on Monday, the authoritarian kingdom of Saudi Arabia sentenced five operatives to death for the grisly murder and dismemberment of the Washington Post journalist Jamal Khashoggi, at the Saudi consulate in Istanbul, in October, 2018.
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Another three men were dispatched to jail; three more were acquitted. The outcome was, in the words of human-rights experts with whom I spoke after the verdict was announced, “typical Saudi justice.” The trial was held in secret. The government’s evidence was never publicly released. The convicted were never named, even in the verdict.
And the few diplomats allowed to attend the trial had to swear that they would not disclose any details or identities. Most strikingly, the three men widely believed to be ultimately responsible for Khashoggi’s murder—including the powerful crown prince, Mohammed bin Salman, his close adviser, Saud al-Qahtani, and the former deputy head of intelligence, Ahmed al-Assiri—got off scot-free.
“This is not a surprise. It is true to form,” Sarah Leah Whitson, the executive director of the Middle East and North Africa division of Human Rights Watch, told me. “The Saudis are compounding their stream of laughable lies with a laughable verdict.”
Both the C.I.A. and the U.N. implicated M.B.S., as the crown prince is commonly known, in Khashoggi’s murder. During the past two years, the ambitious young royal has consolidated Saudi Arabia’s five major branches of power under his gold-embroidered robe. He has also been the key Saudi liaison to the Trump Administration and a close ally of Trump’s son-in-law and senior adviser, Jared Kushner.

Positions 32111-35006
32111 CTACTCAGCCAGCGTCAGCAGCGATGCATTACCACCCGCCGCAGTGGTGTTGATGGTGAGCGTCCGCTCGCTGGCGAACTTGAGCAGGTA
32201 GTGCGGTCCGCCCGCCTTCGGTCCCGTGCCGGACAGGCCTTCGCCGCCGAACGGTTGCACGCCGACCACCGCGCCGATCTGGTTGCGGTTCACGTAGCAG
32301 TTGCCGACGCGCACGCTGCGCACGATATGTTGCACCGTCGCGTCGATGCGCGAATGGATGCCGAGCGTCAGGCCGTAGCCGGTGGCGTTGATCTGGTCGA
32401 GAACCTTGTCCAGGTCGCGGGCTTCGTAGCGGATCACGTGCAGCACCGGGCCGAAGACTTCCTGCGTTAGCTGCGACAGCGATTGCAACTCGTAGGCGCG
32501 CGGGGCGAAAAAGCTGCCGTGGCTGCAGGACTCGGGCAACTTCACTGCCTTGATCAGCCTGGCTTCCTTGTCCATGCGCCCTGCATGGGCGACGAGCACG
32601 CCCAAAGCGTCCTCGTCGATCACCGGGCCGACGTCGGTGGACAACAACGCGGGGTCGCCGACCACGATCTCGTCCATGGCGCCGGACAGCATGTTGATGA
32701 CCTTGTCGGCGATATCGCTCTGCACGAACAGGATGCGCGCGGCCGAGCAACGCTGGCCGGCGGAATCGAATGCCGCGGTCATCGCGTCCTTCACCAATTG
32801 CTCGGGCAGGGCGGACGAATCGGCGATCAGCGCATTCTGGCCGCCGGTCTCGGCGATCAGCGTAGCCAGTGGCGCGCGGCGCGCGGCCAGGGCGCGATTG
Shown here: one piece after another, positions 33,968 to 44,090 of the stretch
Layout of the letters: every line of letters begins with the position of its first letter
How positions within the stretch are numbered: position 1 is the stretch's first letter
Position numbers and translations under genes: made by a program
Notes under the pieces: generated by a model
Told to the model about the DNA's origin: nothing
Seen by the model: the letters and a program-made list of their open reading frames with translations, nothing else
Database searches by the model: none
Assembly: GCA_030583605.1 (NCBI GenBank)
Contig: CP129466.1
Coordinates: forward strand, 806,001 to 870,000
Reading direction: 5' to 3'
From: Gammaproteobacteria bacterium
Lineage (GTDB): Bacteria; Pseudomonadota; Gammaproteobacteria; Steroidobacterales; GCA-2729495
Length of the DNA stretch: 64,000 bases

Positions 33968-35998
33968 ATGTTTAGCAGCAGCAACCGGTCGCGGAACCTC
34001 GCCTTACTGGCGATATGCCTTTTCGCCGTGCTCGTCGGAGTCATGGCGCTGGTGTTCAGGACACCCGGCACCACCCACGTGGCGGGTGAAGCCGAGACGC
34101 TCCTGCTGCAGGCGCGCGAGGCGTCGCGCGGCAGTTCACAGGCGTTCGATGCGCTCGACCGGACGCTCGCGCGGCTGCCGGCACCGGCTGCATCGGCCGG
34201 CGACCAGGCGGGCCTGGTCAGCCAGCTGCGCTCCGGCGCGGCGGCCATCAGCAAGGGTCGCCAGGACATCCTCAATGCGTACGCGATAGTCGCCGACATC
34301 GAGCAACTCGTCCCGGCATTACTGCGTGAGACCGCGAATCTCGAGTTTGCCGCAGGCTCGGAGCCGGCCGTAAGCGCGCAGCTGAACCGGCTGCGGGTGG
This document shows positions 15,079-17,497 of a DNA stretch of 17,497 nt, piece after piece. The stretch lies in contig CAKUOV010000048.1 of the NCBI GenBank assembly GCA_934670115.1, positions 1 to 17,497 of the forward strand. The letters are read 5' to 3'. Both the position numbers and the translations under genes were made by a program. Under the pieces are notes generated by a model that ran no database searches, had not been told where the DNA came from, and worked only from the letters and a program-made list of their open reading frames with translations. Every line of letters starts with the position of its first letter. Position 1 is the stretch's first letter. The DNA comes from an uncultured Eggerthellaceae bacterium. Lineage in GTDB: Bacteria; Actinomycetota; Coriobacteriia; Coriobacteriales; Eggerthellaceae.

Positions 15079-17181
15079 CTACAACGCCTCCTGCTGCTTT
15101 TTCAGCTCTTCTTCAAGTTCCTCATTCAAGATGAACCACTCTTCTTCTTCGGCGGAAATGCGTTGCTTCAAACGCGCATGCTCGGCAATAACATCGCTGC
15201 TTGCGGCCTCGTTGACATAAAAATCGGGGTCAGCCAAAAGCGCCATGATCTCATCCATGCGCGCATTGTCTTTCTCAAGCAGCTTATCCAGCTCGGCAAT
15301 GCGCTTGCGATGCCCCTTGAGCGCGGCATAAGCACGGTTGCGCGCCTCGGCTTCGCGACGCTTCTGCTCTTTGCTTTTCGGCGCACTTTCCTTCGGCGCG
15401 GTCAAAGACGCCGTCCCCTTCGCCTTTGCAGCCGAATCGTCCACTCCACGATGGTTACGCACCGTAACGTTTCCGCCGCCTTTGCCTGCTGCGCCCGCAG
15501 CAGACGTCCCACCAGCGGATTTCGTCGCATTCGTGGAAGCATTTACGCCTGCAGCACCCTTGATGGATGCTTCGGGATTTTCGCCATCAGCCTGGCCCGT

Khashoggi, a former unofficial spokesman for the oil-rich monarchy, fled the kingdom in 2017 and took residence in the United States, where he became the prince’s most vocal and visible critic. Weeks before his death, Khashoggi told me that M.B.S., still only the heir apparent to the Saudi throne, had already become more autocratic than any of the previous six kings. He compared the prince’s absolute powers to those of Iran’s Supreme Leader: “He has no tolerance or willingness to accommodate critics.”
In one of Khashoggi’s early columns for the Post, he says that he has to write as his conscience dictates. “To do otherwise would betray those who languish in prison,” he writes. “I can speak when so many cannot. I want you to know that Saudi Arabia has not always been as it is now. We Saudis deserve better.”
M.B.S.’s culpability—and premeditation—was the issue implicitly on trial. The kingdom originally lied, saying that Khashoggi had walked out of the consulate shortly after he’d arrived. It took three weeks for the government to admit that he’d been murdered; it claimed that the execution was a rogue operation, despite the extraordinary planning required for a sophisticated covert operation on foreign soil.
Turkey then released videotapes of two Saudi hit squads—comprising fifteen people in total—arriving in Istanbul the day before the murder. It had video of Khashoggi going into the consulate.
Turkish intelligence recorded all that followed, including Khashoggi’s struggle to fight off Saudi security, his gasping suffocation, and the bone-sawing that followed, as his body was cut up into pieces. The Turks also had video footage of a body double—one of the men who had flown in for the operation—leaving the diplomatic mission dressed in Khashoggi’s clothing.